I receive a call, Sergio has a fever. Off to the school I go, get him, draw labs, cultures, start antibiotics. He gets hotter and hotter. I give a dose of toradol and Tylenol. He finally cools down.
3:00 am, my phone rings. Sergio is 103 degrees. I come to his room and find him shaking violently as he spikes one of his very high temps. His nurse and I prepare for him to go to the ER immediately. I give another dose of Toradol and push a bolus of IV fluids. His heart rate is in the 190's. I know he has a severe line infection (thanks to his usless gut).
4:00 am, arrive at the ER with Sergio, no longer shaking and a temp of 105. I've already started everything needed for the sepsis protocol the ER uses. So we sit and wait for a room, while he cooks and I watch the monitor.
6:00 am I can no longer look at the Blood Pressure numbers and find a doctor and insist they do something. She orders a bolus of fluid. We are transferred as a floor patient to the ICU because it's the only room left in the entire children's hospital.
7:00 am the PICU doctor is consulted, Sergio is looking septic. Orders more antibiotics.
3:00 pm, Sergio is sitting in his bed playing with water, he looks much better, but clearly not well. Cultures are positive for a gram negative bacteria called Klebsiella. It is his arch nemesis. It's the same bug that put him in the PICU on a ventilator for 5 days in 2013.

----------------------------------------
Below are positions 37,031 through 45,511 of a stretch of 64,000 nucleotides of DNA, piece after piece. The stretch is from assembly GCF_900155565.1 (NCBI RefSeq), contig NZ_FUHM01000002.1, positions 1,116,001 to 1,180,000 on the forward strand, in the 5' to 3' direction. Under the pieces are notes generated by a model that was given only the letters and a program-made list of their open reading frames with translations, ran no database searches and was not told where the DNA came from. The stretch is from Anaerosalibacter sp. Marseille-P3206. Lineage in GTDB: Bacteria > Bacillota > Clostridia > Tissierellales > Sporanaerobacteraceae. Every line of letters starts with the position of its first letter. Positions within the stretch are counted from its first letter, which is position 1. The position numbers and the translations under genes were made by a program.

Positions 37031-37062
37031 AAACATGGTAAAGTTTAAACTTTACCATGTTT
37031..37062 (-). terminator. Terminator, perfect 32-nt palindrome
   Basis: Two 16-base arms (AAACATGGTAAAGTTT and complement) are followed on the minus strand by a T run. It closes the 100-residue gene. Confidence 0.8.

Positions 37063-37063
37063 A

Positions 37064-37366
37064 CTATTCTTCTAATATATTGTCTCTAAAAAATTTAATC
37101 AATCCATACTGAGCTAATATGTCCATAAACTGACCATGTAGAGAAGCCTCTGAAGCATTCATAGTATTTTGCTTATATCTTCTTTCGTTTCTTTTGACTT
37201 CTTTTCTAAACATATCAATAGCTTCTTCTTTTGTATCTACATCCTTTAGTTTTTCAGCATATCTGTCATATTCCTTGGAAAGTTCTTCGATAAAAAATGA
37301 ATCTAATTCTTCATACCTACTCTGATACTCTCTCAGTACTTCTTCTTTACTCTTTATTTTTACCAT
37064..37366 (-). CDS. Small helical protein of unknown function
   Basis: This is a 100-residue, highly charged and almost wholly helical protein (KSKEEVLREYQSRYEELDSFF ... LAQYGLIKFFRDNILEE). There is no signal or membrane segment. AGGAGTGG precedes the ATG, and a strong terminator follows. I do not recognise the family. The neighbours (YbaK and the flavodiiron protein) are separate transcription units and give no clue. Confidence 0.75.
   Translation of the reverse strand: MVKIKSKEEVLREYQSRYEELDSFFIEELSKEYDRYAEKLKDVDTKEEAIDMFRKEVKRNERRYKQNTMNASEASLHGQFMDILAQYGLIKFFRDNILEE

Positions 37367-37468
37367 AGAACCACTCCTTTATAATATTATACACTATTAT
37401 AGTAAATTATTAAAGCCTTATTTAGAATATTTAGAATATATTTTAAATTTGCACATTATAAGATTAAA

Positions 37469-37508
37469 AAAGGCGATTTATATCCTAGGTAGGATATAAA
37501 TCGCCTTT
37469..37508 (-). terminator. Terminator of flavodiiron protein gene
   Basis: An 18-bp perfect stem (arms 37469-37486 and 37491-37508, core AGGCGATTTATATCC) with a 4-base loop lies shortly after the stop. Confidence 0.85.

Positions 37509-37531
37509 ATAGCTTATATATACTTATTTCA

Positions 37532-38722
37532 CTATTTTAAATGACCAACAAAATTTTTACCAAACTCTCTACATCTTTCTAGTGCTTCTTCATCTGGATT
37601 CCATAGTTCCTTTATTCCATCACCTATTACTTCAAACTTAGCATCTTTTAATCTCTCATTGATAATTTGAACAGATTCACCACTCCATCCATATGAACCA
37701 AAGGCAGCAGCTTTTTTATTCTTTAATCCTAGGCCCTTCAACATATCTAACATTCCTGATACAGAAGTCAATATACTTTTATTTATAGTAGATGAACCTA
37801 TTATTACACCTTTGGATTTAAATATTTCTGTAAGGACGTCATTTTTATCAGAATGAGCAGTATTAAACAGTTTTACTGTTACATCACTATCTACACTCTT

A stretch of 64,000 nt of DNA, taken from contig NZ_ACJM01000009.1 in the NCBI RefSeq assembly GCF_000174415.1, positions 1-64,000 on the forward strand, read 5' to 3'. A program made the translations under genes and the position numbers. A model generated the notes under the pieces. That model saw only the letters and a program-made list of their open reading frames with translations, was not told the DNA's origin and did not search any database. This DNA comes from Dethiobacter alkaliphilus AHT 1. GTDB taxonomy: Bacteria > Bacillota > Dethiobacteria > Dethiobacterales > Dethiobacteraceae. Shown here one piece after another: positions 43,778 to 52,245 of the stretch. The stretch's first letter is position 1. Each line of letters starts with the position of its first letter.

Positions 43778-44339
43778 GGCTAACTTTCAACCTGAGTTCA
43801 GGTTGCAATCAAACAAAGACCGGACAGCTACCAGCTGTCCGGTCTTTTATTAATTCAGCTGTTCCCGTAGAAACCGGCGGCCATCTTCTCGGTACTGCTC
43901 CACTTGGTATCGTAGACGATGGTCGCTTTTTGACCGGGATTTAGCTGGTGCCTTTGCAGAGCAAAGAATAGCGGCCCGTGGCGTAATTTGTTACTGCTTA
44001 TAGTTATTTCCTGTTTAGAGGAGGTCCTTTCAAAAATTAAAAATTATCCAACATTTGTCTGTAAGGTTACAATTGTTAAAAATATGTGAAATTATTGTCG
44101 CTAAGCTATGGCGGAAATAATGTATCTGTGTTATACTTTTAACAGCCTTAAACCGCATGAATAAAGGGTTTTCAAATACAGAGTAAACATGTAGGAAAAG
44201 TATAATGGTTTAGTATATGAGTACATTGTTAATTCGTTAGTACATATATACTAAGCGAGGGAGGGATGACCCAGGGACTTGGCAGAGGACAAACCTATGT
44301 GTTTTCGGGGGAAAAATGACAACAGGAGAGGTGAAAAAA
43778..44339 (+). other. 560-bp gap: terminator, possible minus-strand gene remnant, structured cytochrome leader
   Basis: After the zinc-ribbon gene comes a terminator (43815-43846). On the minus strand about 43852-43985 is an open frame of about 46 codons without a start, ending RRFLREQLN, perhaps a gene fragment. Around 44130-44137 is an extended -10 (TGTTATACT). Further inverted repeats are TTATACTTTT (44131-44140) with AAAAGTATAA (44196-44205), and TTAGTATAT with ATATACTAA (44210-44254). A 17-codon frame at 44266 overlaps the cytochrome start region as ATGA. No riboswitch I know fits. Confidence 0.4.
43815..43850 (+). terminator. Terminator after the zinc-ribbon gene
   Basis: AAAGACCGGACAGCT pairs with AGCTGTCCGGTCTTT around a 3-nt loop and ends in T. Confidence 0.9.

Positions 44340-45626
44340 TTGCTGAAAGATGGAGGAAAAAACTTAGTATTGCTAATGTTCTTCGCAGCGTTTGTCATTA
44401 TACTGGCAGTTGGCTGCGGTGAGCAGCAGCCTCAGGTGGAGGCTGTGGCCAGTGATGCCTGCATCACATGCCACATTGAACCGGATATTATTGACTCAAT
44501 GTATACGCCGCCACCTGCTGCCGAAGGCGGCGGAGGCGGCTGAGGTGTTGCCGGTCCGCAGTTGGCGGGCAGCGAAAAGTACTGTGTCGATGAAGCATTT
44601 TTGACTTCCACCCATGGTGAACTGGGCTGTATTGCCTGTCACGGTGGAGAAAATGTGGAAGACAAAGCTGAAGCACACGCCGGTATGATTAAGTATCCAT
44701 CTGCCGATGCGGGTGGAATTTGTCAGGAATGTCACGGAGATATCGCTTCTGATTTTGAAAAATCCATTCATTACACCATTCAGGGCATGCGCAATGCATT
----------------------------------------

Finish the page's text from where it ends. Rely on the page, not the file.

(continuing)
January 23rd. Sergio looks wonderful. He's running the halls, kicking his potato head, rocking his chair and climbing out of his bed. We go home at 3:00 pm on two antibiotics.
3:30 pm I arrive home, he is shivering. I quickly find ways to justify the shivering and try to reassure myself that he is ok.
5:00 pm Sergio has a temp of 101.5. Take a deep breath, cry that it's all starting again just 2 hours after discharge. Offered the option of trying one dose of Tylenol as the only intervention and seeing "what happens".
12:05 am Phone rings. Sergio is spiking quickly and he is shaking violently again. Throw him him in the car, shaking and all (which you should understand is profoundly painful!) and race to the ER again.
12:30 am Sepsis protocol restated. The antibiotic stopped prior to discharge, restarted. Cultures drawn just 4 hours earlier, are already positive for the same gram negative bug plus a new one.
3:00 am Moved to the PICU as a "step down" patient and managed by the PICU docs. He is doing well and seems to be responding.
7:00 pm After getting a blood transfusion due to anemia caused by the sepsis infection, Sergio develops some very strange reactions. The attending physicians are convinced he has a clot. We head to CT scan to look. He looks off but nothing specific. CT all clear, just Sergio's body doing strange stuff without explanation as usual.
9:00 am Sergio is not himself but he is no longer "sick". Very sleepy, but once up, plays hard and walks the halls. Has some respiratory stuff going on.
3:00 pm - Looks much better. Causing trouble, playing in the sink. Going home on two antibiotics again.